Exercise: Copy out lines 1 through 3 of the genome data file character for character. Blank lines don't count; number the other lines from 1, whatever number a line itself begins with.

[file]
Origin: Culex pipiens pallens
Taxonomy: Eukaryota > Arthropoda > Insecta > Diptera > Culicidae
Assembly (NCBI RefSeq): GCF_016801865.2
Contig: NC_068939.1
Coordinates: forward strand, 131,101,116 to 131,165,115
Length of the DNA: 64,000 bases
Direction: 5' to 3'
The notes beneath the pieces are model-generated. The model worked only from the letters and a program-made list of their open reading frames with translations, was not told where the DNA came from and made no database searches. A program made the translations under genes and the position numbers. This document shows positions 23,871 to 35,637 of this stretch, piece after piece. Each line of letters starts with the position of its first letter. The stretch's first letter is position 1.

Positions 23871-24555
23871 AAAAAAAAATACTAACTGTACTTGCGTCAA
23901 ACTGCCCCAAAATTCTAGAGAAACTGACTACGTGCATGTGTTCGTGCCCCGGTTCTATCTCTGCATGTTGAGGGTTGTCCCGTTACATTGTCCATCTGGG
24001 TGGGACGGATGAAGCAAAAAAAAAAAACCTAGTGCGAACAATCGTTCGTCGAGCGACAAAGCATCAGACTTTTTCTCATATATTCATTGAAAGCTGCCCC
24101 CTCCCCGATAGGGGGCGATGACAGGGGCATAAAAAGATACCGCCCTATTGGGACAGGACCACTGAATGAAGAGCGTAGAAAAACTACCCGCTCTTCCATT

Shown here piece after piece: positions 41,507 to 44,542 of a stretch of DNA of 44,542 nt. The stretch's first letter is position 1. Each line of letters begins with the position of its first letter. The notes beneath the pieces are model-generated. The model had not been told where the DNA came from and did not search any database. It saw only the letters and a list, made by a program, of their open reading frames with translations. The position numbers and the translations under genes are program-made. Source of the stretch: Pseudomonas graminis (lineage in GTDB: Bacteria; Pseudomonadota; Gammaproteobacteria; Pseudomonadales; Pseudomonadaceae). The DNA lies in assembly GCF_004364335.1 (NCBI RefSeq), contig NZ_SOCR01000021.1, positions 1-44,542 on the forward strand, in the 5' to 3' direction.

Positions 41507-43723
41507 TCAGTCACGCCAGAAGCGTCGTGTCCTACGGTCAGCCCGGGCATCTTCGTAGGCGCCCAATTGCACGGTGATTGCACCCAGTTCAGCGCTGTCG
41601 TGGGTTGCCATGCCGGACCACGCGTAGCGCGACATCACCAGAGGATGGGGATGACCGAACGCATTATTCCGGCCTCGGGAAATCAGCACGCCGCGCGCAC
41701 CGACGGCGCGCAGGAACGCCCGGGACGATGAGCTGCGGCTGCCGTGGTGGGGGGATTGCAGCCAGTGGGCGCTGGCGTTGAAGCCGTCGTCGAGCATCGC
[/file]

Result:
Origin: Culex pipiens pallens
Taxonomy: Eukaryota > Arthropoda > Insecta > Diptera > Culicidae
Assembly (NCBI RefSeq): GCF_016801865.2